Landscape, Shamans and the Cosmos...
The Story of West Kennet Long Barrow


International speaker, dowser, and sacred sites guide Peter Knight, from Calne, Wiltshire, has just published the most in depth guide to Britain?s finest Neolithic long barrow. West Kennet long barrow (WKLB) is an ancient place of great healing and earth energies situated on a ridge just south of Avebury, and is one of the most frequented of Wiltshire’s ancient monuments. It is the best preserved of all long barrows, comprising hundreds of tons of chalk and earth in a 100m long mound, plus five atmospheric chambers, which are guarded by large sarsen stones. The whole monument was designed to impress!

In his book, West Kennet Long Barrow: Landscape, Shamans and the Cosmos, Peter presents evidence that the users of West Kennet Long Barrow (WKLB) had a profound knowledge of astronomy, sacred geometry, earth energies, as well as acoustics and sacred sound. They had a shamanic-based cosmology, a belief system whereby the departed ancestors survived physical death, and could in fact be contacted. WKLB was never just a tomb, it was also a clan icon, a symbol of tribal permanence; WKLB was the centre of the community, just as a village church is today.

Peter describes the excavations of 1859 and 1955-6. Finds were surprising in that, after the original burials around 3,600 BC, the chambers and passage were gradually filled to the roof with ritual objects and human bones over many centuries. Burials were piled up or lined up against the back walls, implying that the remaining space was for the living, not the dead – the shamans were going into the dark recesses of WKLB to commune with their ancestors.

Peter found that WKLB is intricately placed in the sacred landscape, with alignments to other sacred sites, such as Silbury Hill, the Sanctuary, and Windmill Hill. He found that it is not ON the landscape, but rather is HELD WITHIN IT. He walked the landscape, marvelling how precisely it had been placed in relation to other sites and the landscape features. Some alignments were often astronomical, such as the midwinter sunrise over East Kennet, the lunar standstill over barrows on Overton Hill, and Sirius rising out of East Kennet long barrow. As it sets, Orion appeared to go into the mound and chambers when viewed from the east; were Neolithic shamans following the Hunter into the Underworld for trance journeying and spirit flight? Our Neolithic ancestors were as connected to the heavens as they were the land. The Shamanic Experience Walking into the dark passage is a liminal experience – we walk from the light into the dark, from the known into the unknown. This has always been the case. Inside WKLB the shamans would sit, drum and meditate to contact the ancestors. Peter found some acoustic ‘hot spots’ inside the chambers where the sounds of the drum or human voice noticeably change in tone and volume. Participants of Peter’s drumming/meditation evenings have noted how they can get ‘heady’ and even giddy at times as the energy builds up and standing waves are formed; for WKLB as always been about interaction and participation. In the flickering lights the large stones themselves reveal faces, the eyes of which flicker in and out of the shadows – all part of the experience. Perhaps the stones themselves were seen to be imbued with spirits.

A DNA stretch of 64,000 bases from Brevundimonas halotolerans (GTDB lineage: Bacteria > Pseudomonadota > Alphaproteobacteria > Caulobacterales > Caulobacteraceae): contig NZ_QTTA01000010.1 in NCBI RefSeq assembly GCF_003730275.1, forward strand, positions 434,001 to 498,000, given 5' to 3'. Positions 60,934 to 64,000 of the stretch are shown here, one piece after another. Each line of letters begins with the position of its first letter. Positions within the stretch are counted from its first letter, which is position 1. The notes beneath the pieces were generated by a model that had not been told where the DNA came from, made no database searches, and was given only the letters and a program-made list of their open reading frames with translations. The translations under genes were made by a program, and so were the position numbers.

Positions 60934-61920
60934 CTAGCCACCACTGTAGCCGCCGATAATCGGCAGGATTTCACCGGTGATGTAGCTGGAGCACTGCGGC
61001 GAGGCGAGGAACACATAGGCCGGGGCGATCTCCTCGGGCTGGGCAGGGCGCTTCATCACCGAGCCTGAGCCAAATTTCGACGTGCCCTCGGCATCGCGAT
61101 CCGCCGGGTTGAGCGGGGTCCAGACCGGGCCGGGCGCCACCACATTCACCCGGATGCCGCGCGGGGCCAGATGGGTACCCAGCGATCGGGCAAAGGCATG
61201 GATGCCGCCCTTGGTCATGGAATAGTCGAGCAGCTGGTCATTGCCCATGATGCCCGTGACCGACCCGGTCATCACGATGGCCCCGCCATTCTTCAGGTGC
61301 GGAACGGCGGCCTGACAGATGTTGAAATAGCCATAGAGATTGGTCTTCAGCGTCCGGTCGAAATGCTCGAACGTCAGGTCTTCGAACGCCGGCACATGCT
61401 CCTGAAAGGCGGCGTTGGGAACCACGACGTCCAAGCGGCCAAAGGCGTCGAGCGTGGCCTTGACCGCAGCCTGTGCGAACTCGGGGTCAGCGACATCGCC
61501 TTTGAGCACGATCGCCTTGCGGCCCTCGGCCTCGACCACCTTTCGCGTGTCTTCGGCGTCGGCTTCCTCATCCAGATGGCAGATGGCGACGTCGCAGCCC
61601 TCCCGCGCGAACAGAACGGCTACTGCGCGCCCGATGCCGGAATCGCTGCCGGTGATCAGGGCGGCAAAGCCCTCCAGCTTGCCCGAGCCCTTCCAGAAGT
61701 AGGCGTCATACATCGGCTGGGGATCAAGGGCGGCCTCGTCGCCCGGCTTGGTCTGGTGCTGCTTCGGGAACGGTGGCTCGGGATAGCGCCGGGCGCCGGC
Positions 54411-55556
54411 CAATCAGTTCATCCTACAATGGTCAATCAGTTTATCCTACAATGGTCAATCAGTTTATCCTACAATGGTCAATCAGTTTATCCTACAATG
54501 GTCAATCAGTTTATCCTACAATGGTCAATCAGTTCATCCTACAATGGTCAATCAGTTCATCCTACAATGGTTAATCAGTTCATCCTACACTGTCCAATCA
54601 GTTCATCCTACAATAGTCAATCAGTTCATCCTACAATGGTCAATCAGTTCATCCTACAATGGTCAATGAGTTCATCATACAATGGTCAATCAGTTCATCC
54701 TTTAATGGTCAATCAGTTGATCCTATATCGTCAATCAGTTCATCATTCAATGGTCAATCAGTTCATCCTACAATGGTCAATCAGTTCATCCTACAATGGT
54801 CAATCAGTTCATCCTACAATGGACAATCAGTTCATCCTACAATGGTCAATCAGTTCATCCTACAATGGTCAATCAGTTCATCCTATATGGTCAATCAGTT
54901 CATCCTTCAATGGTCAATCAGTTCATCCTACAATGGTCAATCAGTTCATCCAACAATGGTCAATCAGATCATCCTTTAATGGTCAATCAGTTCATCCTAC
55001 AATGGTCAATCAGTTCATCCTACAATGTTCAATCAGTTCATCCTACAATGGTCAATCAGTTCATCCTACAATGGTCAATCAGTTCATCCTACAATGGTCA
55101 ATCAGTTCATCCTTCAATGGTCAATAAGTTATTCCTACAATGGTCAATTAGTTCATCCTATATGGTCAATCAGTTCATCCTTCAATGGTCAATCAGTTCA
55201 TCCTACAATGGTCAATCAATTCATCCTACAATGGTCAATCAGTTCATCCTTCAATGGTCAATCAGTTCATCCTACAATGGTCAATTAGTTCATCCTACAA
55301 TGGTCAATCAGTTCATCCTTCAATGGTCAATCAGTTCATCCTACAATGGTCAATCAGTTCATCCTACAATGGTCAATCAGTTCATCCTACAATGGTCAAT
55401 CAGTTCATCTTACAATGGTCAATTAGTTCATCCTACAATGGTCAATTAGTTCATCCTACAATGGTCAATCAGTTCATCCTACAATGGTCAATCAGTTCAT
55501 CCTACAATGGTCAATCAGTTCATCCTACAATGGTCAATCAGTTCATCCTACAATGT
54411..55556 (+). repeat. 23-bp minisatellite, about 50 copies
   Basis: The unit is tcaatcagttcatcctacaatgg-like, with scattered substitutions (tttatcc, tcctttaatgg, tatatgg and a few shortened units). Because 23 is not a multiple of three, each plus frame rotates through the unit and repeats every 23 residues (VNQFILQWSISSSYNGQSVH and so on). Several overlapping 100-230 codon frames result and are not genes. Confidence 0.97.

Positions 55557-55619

Earth Energies

Peter also describes more unusual phenomena seen at WKLB, such as Orbs (balls of light) and strange light moving through the chambers. There is no doubting that WKLB is situated on a powerful place on the sacred landscape. The currents of the famous St Michael Line passes through its chambers, and dowsers have found tight spirals in each of the chambers, some coinciding with either acoustic hot spots or elsewhere psychics had envisioned strange phenomena; the barrow is a place of great power even today – the energies will not be denied.

The Future and 2012

One section in his book deals with the uses of WKLB today, and how we must strike a balance between preserving the archaeology and allowing people in for ritual purposes. He is fed up with clearing so-called ‘ritual litter’ from inside the chambers, and scrapping wax of the stones. It is ironic that people who come to honour the ancestors and the Earth are the people who do the most damage! He lists a Code of Practice of how people can use the site without damaging it, so that this prehistoric wonder can stay open. Peter regularly hold drumming events there, and yet at the end of the evening no one would even know anyone had even been there. Peter concludes that, ‘The ancestors need our love – not our litter!’ Peter believes that as 2012 approaches we need to once again connect with sacred sites, to help heal them and ourselves, individually and as a species. Sacred sites such as West Kennet are ‘open for business’, for healing and personal transformation. The Earth Mother awaits the connection – she is listening. Are we willing to talk to her once more?

West Kennet Long Barrow: Landscape, Shamans and the Landscape. £12.99. 233pp, and well illustrated.
Published in Calne by Stone Seeker Publishing. For more details of Peter's tours and talks based on the book, and signed copies, contact him on 01249 823287, or visit his website:

Author’s Biography

Peter Knight is the author of 7 books about sacred sites, dowsing and sacred landscapes, and is an international speaker, dowser, shamanic facilitator, and sacred sites guide. His books delve into the hidden aspects of sites, as he tries to unravel their meanings in a 'holistic' approach. He also advocates how sacred sites can be accessed today to procur earth healing and personal transformation.